Sales presentation
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Telus Corp. and the Canadian Professional Sales Association (CPSA), headquartered in Toronto, launch a new sales training and certification program for the Vancouver-based telecom’s employees this fall. CPSA president and CEO Peter Irwin, and Louis Morin, VP of sales performance culture at Telus, share a few tips


1. Invest in your leaders

DIY 1Victoria ParkCompanies have a tendency to promote their top salespeople to sales director, but they don’t spend time coaching the coach, notes Morin. “The best return on investment is to make sure that first of all you invest in your leaders, because they have to coach, and they have to help their sales team.”

2. Define what you’re coaching for

DIY 2Doing a needs assessment of the person to be coached is key, Irwin advises. “Once you’ve undertaken that needs assessment, you know what the needs of that person are. Then, from a company’s perspective, one needs to develop a plan.” The plan can be something the coach does on their own or an external training program. 

3. Provide a structure

DIY 3“When I was a young sales director, I thought I was a great coach because my door was always open—I was always ready to help my salespeople,” Morin says. “But if you’re not structured, what happens is that you’re only going to talk about issues and problems. You’re never going to take time to really talk about, ‘Let’s practise on the messaging or the call planning. Let’s review an opportunity together, and I’ll challenge you and try to bring you some ideas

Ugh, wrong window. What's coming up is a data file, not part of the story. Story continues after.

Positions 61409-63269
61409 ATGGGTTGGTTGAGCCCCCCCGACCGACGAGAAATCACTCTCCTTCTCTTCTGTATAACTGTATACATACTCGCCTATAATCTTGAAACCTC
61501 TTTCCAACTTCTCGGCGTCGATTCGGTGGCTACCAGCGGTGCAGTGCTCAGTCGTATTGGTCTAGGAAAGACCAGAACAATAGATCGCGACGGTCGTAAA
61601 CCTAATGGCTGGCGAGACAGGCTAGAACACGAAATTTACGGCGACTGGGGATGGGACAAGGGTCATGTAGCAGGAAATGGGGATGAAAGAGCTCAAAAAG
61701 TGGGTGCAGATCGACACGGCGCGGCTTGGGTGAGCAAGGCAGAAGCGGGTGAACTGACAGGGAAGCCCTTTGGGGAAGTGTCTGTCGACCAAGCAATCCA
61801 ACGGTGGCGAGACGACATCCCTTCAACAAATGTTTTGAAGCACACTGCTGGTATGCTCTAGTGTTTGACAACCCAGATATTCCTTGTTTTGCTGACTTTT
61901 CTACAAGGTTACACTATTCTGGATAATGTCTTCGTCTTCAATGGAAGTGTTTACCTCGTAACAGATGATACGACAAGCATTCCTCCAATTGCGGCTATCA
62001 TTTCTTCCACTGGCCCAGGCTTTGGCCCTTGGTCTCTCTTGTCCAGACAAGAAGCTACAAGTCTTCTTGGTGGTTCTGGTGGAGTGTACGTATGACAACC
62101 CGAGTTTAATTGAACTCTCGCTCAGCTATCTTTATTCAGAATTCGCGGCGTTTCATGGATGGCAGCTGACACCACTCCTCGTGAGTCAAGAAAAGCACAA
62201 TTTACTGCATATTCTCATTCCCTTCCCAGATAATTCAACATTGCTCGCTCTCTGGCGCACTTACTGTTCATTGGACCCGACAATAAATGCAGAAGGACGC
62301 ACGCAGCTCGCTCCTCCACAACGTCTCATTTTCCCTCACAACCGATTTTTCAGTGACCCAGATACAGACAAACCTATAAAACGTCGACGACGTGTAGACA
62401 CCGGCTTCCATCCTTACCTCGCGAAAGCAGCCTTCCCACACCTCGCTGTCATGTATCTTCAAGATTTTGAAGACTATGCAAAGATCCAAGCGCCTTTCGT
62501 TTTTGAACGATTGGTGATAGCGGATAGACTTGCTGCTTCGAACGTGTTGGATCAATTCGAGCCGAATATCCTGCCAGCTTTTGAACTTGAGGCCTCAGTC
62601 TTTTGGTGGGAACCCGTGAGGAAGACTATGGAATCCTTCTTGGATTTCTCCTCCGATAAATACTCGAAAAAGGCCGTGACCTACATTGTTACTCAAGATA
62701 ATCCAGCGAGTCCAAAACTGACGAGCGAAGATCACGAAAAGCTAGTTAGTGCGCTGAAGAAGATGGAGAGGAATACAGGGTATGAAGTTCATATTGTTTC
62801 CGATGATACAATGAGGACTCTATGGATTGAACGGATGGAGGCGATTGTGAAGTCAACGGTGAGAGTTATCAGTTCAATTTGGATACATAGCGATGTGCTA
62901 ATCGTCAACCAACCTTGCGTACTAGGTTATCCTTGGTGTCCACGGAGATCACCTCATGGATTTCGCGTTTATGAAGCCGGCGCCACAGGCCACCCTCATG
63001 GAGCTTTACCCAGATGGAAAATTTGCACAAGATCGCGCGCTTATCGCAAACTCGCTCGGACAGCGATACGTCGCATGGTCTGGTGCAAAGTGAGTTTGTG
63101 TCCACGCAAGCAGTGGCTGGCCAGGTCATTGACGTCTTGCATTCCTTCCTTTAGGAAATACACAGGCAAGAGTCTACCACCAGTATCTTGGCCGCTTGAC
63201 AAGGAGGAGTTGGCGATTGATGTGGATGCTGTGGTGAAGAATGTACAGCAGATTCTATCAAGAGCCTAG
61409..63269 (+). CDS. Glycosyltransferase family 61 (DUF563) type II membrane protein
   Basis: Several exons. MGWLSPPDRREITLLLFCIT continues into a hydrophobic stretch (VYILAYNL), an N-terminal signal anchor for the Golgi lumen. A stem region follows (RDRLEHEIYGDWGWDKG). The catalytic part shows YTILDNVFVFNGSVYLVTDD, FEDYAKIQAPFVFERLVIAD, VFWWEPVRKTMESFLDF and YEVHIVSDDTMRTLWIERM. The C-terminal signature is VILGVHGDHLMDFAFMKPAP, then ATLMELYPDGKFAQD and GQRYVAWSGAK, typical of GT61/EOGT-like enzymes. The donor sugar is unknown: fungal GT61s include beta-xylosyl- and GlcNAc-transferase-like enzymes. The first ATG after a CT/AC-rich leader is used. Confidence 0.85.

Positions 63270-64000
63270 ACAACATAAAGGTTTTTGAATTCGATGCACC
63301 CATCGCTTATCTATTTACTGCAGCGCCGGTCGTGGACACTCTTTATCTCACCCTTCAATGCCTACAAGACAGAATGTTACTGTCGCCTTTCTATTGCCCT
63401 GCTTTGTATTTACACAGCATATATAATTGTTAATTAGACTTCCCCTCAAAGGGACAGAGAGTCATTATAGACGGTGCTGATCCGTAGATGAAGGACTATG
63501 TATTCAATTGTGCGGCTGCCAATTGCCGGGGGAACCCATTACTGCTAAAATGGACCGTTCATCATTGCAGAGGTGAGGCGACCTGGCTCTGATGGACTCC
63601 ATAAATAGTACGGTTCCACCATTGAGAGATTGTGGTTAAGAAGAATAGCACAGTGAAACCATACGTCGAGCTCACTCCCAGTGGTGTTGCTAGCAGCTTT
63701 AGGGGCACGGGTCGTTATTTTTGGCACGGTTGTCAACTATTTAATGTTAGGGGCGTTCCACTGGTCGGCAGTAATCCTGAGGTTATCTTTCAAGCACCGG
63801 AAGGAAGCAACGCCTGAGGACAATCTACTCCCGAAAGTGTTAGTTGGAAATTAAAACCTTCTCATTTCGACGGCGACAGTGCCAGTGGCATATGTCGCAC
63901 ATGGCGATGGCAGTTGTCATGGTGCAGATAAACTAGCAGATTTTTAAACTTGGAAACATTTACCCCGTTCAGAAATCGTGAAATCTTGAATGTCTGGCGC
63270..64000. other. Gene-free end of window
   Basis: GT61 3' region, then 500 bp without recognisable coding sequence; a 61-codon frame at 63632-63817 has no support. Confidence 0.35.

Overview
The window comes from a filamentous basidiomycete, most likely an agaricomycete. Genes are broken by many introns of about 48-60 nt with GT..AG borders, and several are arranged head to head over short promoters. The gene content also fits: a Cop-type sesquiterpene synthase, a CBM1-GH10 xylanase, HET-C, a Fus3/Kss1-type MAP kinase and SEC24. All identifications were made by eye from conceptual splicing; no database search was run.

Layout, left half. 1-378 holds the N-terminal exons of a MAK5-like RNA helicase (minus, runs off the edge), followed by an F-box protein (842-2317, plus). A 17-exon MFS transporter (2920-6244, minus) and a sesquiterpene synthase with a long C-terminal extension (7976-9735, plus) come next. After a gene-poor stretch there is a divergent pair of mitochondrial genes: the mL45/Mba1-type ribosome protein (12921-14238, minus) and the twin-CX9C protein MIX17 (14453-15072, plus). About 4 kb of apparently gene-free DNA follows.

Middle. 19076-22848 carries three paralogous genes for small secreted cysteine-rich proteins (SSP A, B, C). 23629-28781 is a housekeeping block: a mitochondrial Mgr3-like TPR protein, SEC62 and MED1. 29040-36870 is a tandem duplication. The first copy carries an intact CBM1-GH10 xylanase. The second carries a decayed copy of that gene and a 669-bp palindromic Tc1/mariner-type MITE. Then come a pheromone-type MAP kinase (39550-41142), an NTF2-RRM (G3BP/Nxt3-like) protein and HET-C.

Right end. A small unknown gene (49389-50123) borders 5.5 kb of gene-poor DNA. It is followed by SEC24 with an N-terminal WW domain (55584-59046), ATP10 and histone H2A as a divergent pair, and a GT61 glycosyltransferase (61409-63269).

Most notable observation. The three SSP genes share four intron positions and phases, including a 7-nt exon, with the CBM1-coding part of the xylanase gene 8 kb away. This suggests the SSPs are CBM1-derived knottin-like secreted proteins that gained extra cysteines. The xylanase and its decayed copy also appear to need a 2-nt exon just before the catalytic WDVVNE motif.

and values.’” 

4. Reinforce the training

DIY 4Many organizations undertake some type of training but fail to follow up with coaching and reinforcement, Irwin points out. “Don’t put somebody in a course for three hours and expect the problem to be solved,” he says. “That’s the start of a learning journey. As a coach and as a manager, your job is to continue to reinforce the learning and the behaviours that are expected from what was being taught in that course.”

5. Measure performance

DIY 5“There’s a saying, ‘If it doesn’t get measured, it doesn’t get done,’” Irwin says. “If you’ve got something that you’re trying to train against, to coach against, you’ve got to make sure you’ve got some definable metrics which you can measure your progress against. Louis and his organization are very much focused on having things called KPIs, key performance indicators.”